Gun- and Non-Gun Suicides over the Business Cycle
In two-way fixed effects population-weighted log regressions that also control for real per capita income, the expected positive relationship between suicide and UR does not emerge until state-specific linear trends are included. In this relatively sparse model, with standard errors clustered by state, a UR increase of one point (roughly the within-state standard deviation) is predicted to significantly raise the overall suicide rate by 1.4%. However, this estimate conceals a significant difference between effects on suicides by gun (0.6%, insignificant at 5%) and other means (2.3%, significant at 1%).
These estimates do not depend on population weights, and are highly robust to imposing various further constraints, including the simultaneous addition of demographic controls, gun-specific homicide rates, and most critically year-by-census division effects. Adding nonlinear state-specific trends reduces the magnitude of the non-gun (and thus overall) effect, to 1.4% (and 1.0%), thereby eliminating the significance of the gun vs. non-gun difference, but does not otherwise alter conclusions. Specifically, estimates remain significant for non-gun and overall suicides, but insignificant for gun suicides, including up to 5th-order polynomial trend terms, matching the nonlinearity in suicide rates over the period, and coefficient magnitudes do not change upon adding terms beyond a quadratic. The invariance of these estimates to omitting time-varying controls other than income is consistent with the implicit assumption that within-state UR variation, specifically relative to other states within the same division and allowing for baseline nonlinear trends, is quasi-random with respect to suicide rates.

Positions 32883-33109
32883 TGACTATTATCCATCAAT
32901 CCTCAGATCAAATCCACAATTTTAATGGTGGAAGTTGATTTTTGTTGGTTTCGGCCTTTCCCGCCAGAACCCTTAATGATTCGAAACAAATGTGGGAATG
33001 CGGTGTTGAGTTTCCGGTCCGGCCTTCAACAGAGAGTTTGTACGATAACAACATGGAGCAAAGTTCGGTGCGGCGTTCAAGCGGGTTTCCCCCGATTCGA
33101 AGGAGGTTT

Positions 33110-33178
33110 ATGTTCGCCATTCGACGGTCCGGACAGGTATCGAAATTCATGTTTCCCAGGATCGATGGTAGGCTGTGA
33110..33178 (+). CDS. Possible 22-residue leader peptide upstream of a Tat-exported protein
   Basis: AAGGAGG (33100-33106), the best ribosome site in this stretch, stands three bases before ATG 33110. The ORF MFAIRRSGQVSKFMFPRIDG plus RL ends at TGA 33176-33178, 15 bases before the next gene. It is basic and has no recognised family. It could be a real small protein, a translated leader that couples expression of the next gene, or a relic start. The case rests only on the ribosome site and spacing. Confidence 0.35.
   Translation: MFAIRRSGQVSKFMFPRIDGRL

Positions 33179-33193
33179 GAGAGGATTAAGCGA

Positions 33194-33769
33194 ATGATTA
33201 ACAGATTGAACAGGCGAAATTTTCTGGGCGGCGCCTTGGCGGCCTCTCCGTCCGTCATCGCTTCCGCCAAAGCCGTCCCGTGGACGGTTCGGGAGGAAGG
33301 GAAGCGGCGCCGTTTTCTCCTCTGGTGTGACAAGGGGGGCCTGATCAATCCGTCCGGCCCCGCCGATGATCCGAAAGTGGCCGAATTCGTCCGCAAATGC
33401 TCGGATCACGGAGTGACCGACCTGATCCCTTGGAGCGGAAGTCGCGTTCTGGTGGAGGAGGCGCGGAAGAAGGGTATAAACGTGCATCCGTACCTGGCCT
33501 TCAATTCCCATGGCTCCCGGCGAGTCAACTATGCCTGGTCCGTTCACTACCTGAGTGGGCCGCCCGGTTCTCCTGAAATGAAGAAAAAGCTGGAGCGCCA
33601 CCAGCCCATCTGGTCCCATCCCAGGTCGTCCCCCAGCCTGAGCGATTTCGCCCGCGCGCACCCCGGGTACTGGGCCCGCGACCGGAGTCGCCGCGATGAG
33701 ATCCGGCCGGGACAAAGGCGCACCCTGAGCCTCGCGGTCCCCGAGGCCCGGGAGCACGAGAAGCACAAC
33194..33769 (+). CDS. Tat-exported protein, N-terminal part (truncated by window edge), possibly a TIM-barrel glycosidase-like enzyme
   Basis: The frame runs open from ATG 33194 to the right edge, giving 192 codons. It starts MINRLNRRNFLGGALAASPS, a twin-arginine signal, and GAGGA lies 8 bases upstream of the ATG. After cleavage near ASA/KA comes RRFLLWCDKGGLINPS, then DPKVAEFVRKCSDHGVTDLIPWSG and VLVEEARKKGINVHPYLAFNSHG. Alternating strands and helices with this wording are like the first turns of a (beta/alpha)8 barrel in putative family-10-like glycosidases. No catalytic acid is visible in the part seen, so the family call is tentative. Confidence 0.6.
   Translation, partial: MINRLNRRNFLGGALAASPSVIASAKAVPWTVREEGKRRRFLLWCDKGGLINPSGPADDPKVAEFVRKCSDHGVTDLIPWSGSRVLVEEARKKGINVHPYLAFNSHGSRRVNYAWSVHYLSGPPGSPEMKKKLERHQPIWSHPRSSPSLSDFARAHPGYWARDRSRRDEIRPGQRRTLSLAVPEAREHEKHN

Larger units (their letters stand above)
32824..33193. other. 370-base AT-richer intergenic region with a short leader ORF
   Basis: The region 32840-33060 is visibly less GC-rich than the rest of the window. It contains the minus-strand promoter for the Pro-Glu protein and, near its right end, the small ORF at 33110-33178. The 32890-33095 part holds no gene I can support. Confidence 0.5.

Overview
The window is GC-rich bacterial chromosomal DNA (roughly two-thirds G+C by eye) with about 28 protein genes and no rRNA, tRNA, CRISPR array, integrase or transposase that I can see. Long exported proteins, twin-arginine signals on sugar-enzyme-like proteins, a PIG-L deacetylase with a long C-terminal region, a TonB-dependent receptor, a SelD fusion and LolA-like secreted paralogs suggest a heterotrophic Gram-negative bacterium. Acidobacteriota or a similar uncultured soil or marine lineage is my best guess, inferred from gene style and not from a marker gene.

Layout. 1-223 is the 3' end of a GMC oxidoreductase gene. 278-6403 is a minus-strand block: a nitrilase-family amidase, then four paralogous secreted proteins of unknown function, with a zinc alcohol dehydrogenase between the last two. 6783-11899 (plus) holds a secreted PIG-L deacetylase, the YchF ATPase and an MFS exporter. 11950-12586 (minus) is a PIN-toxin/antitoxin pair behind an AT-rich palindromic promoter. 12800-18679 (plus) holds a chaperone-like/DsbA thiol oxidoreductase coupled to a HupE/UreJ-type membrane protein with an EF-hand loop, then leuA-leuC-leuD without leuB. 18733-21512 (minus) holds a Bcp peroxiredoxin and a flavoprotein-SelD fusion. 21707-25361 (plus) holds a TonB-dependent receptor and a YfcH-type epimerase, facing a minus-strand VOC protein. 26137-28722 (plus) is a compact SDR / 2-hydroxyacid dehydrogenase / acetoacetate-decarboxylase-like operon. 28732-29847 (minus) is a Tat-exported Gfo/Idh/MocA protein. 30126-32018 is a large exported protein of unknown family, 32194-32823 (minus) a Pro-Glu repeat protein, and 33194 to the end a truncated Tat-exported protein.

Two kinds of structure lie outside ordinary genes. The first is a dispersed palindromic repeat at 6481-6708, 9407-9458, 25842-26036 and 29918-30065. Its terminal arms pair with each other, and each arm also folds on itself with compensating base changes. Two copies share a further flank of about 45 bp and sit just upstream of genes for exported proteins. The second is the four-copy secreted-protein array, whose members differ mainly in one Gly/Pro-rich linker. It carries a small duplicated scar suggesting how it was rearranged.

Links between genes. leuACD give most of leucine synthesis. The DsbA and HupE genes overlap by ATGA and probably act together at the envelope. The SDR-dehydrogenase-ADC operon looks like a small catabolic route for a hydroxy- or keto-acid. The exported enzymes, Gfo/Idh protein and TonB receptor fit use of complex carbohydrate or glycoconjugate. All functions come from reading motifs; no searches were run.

Our contributions are twofold. First, we provide an updated estimate of the relationship between business cycle fluctuations and suicide rates. Leveraging identifying variation based on a long, current panel and more defensibly quasi-random than previously used, we corroborate evidence that the UR has a significant positive impact on suicide. Compared to recent evidence, we find the effect to be similar in size, but larger, rather than smaller, during and after the recent economic crisis. Second, we are the first to focus attention in this context on gun suicides, from which more people in the U.S. die on an average day than have been killed in any single mass shooting. Our results indicate that the cyclicality of overall suicides masks the relative insensitivity of gun suicides to changes in economic conditions. This suggests that non-gun suicides will be particularly responsive to policies that effectively mitigate the depth or labor market consequences of economic downturns, and the possibility of deeper underlying differences between the nature of gun- and non-gun suicides.